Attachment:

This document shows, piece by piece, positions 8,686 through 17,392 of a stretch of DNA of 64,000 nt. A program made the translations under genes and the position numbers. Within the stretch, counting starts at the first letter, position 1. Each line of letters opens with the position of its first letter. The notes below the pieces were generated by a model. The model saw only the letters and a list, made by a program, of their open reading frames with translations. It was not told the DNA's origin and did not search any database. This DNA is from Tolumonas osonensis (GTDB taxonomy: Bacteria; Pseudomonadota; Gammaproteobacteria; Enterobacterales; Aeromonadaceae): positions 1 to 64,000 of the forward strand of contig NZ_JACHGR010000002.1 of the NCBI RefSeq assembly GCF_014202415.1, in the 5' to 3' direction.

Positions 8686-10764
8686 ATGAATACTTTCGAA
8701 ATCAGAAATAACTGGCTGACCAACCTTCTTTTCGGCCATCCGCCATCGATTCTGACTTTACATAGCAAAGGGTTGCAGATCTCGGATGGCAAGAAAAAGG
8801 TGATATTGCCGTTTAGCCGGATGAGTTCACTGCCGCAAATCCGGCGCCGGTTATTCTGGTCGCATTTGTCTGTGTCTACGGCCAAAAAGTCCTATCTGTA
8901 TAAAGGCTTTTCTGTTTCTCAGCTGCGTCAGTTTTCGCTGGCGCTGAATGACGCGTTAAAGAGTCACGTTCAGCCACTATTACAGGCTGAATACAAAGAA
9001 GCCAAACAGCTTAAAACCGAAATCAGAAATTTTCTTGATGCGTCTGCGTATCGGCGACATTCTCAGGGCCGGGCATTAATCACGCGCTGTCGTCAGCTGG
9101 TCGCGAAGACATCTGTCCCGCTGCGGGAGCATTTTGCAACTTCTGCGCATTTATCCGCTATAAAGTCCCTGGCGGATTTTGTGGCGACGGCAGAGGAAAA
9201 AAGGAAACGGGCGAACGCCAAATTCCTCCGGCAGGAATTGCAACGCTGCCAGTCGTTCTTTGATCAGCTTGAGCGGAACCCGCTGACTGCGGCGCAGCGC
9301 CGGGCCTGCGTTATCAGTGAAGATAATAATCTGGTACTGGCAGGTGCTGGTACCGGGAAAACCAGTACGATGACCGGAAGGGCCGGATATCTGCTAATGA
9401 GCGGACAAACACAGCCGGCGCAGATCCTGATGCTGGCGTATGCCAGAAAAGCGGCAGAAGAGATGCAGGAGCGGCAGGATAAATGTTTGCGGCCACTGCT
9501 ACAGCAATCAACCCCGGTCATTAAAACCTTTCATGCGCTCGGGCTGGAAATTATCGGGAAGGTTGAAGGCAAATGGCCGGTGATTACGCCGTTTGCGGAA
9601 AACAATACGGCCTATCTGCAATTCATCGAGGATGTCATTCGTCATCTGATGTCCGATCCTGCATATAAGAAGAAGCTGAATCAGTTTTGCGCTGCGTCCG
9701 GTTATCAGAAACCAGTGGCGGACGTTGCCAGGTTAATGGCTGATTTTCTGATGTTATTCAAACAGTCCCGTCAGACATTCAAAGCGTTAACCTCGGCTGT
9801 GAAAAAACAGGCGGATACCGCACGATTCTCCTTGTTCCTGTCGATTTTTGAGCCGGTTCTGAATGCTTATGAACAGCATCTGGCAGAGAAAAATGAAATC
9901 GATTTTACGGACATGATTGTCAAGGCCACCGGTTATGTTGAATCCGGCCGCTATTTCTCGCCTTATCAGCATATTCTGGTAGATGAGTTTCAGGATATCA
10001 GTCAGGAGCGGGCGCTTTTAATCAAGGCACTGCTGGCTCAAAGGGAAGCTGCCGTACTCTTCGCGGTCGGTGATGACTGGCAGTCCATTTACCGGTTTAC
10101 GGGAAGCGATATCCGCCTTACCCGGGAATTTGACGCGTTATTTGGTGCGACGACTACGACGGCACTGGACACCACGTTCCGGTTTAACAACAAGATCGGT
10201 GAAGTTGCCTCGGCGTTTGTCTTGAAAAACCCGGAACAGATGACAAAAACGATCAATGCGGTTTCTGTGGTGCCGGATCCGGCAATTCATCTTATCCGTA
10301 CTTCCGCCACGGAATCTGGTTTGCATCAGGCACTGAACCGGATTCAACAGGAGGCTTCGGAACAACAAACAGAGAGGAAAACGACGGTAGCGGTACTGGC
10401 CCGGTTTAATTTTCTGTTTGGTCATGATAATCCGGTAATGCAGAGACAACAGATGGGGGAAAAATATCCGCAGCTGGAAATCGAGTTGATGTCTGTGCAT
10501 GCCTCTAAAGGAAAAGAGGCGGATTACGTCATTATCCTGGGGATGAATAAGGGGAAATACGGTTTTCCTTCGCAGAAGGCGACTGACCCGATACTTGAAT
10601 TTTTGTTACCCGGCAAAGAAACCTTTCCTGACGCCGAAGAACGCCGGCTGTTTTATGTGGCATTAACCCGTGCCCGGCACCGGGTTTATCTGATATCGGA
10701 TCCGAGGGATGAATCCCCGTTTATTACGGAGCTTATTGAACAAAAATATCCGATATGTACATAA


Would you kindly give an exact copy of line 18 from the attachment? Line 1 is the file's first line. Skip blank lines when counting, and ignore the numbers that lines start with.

10101 GGGAAGCGATATCCGCCTTACCCGGGAATTTGACGCGTTATTTGGTGCGACGACTACGACGGCACTGGACACCACGTTCCGGTTTAACAACAAGATCGGT